8. As far as the benchmarks were concerned, I don’t like to state raw numbers which can’t be backed up with context or real-world performance, but there are many videos out there on YouTube which will tell you that in single-core performance, the M1 MacBook Air delivers a knock-out to the 2019 16-inch MacBook Pro, while in multi-core performance it is not far behind. It achieves all of this at less than half the price, half the size and without any fans. This is a transformational moment and huge wake-up call for the likes of Intel and AMD.
  9. More than this as a day to day computer, it is basically amongst the nicest I've ever used. I never hear a fan, it never gets warm, even though during the winters in Delhi, the cold aluminium of the MacBook Air can feel colder and it never felt lacking for horsepower. I almost never felt this was a notebook that just had 8GB RAM. More than all of this was the consistently astounding battery life I was clocking. I was often hitting 18-19 hours on a single charge.
    I could have 30 odd tabs open and Safari would not break a sweat. For a writer, it has one of the best keyboards of any notebook -- so that's a huge leap for me personally, and yes, no Touch Bar to wreck the typing experience. It also has a very exquisite screen on which Netflix lights up. It also helps that it has some great speakers to boot coupled with its really capacious trackpad which remains the class of the field 13 years on.
    But there are things you give up on to get this experience. And in some cases, things go from nasty to ridiculous. For instance, it still has that terrible 720p web camera. Sure, that iPhone 12 class ISP does brighten and smoothen up things but it is still quite a terrible camera especially for the age of work from home. You lose EGPU support which was a big deal for me, but Apple thankfully has augmented that with a much more powerful integrated GPU. But still, that's not a match for EGPU. And yes, since this is an ARM-based chip, you lose support for Windows via Bootcamp or Parallels. Apple says, if Microsoft brings Windows on ARM as something that a user can license like a normal copy of Windows 10, then the M1 Mac will support it, but that's in Microsoft's hands and it’s likely that the folks at Redmond will not budge. It also comes with just two ports which can be an issue for some.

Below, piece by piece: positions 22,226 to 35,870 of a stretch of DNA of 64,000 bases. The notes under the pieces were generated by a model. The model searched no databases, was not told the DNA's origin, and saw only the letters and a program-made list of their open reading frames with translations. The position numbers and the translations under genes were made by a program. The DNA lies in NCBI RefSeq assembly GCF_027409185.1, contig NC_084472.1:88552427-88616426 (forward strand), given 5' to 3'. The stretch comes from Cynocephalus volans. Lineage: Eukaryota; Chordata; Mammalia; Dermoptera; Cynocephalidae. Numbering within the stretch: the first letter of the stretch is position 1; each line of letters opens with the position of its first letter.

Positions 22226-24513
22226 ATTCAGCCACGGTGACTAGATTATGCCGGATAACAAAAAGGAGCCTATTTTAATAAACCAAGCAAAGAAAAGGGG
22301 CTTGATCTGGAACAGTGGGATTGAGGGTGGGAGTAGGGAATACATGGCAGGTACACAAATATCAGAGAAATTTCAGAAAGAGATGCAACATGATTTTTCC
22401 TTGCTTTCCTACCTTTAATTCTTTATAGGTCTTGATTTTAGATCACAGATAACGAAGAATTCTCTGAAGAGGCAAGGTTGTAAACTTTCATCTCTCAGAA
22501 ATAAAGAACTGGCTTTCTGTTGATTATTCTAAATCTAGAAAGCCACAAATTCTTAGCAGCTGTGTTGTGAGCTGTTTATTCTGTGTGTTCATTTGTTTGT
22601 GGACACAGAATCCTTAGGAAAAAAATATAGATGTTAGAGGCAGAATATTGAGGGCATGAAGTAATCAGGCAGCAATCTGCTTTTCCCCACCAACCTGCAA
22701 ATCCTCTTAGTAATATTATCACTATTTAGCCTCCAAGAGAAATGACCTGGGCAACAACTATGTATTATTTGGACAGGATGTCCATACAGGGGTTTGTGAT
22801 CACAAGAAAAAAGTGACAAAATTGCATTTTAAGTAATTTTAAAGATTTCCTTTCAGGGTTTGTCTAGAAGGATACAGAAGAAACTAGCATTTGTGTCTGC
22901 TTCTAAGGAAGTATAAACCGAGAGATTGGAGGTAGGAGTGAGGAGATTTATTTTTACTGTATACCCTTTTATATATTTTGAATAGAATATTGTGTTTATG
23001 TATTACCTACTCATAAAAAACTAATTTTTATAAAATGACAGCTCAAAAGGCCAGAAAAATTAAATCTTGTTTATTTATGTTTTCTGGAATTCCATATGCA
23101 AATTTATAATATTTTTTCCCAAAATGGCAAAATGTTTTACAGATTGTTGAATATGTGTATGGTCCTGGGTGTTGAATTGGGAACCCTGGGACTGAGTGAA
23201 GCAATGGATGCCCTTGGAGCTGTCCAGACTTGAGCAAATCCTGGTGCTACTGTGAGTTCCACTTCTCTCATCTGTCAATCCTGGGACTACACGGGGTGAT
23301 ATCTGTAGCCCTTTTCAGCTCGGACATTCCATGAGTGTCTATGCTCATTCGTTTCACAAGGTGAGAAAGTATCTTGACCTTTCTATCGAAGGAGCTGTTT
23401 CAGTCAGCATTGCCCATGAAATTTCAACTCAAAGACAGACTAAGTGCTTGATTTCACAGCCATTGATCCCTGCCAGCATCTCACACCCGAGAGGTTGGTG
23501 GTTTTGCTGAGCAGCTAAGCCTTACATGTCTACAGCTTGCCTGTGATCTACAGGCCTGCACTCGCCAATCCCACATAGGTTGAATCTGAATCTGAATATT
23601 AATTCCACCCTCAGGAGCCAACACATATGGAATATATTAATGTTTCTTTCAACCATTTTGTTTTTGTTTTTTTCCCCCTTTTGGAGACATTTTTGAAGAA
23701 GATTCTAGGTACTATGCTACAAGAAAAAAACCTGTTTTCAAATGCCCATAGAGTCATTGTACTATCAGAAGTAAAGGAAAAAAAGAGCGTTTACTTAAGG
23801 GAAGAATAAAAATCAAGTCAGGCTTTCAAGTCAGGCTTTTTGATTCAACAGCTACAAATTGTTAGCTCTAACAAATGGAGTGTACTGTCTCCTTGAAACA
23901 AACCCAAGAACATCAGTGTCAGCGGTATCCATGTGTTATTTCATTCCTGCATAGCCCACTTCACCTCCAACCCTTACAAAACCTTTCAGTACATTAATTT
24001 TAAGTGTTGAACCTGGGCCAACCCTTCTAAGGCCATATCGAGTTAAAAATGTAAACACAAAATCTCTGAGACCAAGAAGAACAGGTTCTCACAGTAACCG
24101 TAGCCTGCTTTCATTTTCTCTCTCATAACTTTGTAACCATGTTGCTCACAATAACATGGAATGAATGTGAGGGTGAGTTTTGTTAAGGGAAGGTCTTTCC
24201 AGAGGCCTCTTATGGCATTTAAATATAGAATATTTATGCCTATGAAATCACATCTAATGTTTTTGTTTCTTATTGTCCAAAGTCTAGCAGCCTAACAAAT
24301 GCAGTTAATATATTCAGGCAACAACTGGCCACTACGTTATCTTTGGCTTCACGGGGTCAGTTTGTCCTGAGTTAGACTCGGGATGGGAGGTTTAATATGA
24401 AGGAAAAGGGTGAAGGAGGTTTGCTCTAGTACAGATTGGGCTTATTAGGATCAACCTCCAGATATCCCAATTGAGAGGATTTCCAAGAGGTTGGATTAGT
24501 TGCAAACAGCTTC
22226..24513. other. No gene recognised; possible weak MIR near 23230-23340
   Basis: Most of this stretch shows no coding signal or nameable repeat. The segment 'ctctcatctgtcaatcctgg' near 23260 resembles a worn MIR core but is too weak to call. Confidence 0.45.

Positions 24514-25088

But at the end of the day, for the price Rs 92,900, there is no notebook on the planet that can match its capabilities. In fact, not even notebooks that cost twice as much can match the MacBook Air now that it has that M1 chip. That unique and elegant blend of portability, raw power, battery life and compatibility despite a major architectural change is transformational.
    It kind of feels like Apple is on the cusp of greatness which hasn't been fully unleashed because these laptops still look like the older models. It kind of feels like the way one first used an iPhone and an iPad. You knew that multi-touch and that user interface was the way to go immediately despite giving up on a lot of basic features. Over the years, those devices have grown to do more than anything before they could. In the case of the M1 MacBook Air, most people will not even get that feeling of compromising -- be its app support, be it battery life, performance. Laptops are never going to be the same for you once you have used an M1 Mac. So, yes, this is the best laptop in the world for most people -- I now choose it over the Asus ROG Zephyrus 14 which I claimed was the best in the business just months ago.